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Examiner
  • Giving thanks

  • Diagnosed with a brain tumor in her late 20s, Lola Vanschoelandt didn’t think she was going to live to see her 50th birthday.

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  • Diagnosed with a brain tumor in her late 20s, Lola Vanschoelandt didn’t think she was going to live to see her 50th birthday.
    Now, the 63-year-old Vanschoelandt says she most thankful that her health has remained steady during the past year.
    “And, I’ve met some new friends,” the Independence resident said Wednesday morning. Although the annual Thanksgiving dinner at Palmer Center wasn’t scheduled to start until 11:30 a.m., most of the 200 attendees arrived more than an hour early and chatted with their friends as they waited for the serving of the meal.
    While Vanschoelandt is paralyzed from the waist down and must rely on a wheelchair, she participates in three exercise classes at Palmer Center, in addition to completing 50 laps around the senior center’s gymnasium, five times a week.
    She pats her right arm in pride – Vanschoelandt also is thankful for progress she’s made physically.
    “I’ve gotten stronger,” she said. “I’ve gotten more dense muscle from the exercise. There is encouragement. Being able to exercise in a group motivates me.”
    Madge Martin is counted among Vanschoelandt’s friends at the center. At 89, Martin is “like Mom” to Vanschoelandt, she said.
    Martin said she is thankful that all five of her children are still living, including her 71-year-old daughter Barbara who lives with her and does all of the driving. One of Martin’s sons recently had surgery to remove brain cancer, “and he’s doing wonderful,” she said.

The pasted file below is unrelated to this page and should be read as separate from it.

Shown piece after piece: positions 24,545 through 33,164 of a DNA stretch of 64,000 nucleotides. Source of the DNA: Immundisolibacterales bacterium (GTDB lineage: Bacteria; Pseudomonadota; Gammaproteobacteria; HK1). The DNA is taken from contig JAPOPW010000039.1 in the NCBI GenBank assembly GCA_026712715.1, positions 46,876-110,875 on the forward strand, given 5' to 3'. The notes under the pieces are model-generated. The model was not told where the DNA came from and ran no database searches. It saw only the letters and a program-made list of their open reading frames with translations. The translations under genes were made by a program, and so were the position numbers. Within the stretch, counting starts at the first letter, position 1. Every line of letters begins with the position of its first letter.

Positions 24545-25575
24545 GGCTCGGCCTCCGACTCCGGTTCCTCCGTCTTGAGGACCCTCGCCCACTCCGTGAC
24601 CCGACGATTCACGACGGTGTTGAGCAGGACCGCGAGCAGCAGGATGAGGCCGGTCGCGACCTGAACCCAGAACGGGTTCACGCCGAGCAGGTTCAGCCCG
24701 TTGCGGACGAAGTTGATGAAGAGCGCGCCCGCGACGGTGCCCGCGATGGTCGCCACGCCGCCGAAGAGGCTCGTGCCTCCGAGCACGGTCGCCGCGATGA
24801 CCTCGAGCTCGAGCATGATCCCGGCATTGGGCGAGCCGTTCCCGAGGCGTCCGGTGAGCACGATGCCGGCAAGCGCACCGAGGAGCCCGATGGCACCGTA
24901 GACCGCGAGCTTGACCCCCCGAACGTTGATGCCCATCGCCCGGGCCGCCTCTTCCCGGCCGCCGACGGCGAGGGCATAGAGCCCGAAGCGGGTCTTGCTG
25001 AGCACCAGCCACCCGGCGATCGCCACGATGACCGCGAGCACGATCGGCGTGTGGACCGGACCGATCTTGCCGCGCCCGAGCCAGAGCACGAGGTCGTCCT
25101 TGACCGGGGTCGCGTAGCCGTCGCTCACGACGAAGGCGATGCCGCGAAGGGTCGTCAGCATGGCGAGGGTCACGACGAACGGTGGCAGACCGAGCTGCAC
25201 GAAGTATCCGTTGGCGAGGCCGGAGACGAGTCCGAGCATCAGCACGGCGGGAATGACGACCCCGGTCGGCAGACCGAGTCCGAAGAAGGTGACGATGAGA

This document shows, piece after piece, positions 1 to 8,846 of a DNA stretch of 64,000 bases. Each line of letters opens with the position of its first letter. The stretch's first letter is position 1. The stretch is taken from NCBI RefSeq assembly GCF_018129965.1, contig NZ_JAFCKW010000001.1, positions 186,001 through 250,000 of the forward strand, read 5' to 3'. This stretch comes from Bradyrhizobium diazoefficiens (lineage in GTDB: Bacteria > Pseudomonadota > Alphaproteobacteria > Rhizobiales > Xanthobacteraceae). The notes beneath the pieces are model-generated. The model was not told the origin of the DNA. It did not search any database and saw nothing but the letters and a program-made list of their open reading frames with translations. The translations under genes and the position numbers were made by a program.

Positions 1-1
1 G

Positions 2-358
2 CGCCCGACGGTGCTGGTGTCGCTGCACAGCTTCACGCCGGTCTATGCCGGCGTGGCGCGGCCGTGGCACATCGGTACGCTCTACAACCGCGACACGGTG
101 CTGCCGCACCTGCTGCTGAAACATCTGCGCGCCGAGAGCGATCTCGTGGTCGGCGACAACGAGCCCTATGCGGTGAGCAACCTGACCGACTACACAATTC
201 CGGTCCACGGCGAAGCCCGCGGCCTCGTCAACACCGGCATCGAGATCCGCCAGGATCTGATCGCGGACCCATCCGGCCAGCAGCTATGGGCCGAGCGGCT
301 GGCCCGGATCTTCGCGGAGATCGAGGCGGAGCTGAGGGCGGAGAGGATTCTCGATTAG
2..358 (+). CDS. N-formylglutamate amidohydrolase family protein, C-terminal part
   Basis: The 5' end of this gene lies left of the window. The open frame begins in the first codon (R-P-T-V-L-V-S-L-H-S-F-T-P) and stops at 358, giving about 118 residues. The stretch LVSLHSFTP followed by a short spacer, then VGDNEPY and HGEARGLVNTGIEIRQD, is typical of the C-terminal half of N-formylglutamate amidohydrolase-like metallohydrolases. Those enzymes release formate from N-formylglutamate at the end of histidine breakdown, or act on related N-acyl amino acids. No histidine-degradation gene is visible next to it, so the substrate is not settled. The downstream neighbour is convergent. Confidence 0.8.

“He was just examined, and they said he had done better than anybody they’d ever had,” Martin said. “I have a lot to be thankful for.”
    Similarly, Nancy Yeager, a longtime Palmer Center attendee, said she is thankful for her health and for her friends. Yeager has diabetes and recently had a pacemaker implant. On Monday through Friday, Yeager, 75, takes the bus to the center and eats lunch.
    “My health, I’ve got a place to stay, the weather – I’m just all-around thankful for everything,” Yeager said. “You meet a lot of friends here – friends that die, friends that live. You get to know people, people who are depressed and need help, somebody needs somebody to talk to. You just take and put your arm around them and help them – that’s what I do.”
    The attendance at special Palmer Center lunches for Thanksgiving and Christmas are typically double the normal count for Monday through Friday lunches. Peggy Sowders, senior adult programs specialist for the Palmer Center, said it’s quite possible that Wednesday’s Thanksgiving lunch is the only holiday celebration for some of the seniors, particularly if they live alone or don’t have family members close by.
    “They make me realize and appreciate to be thankful for friendships because they run so deeply here,” Sowders said. “That, in and of itself, I think, keeps people from being depressed during the holidays or getting sick.
    Page 2 of 2 - “It is a nice kickoff to my own Thanksgiving that I gave a little pleasure to someone else’s Thanksgiving before I focus on my own. It’s nice to see them have a good time and enjoy each others’ company.”
     
     
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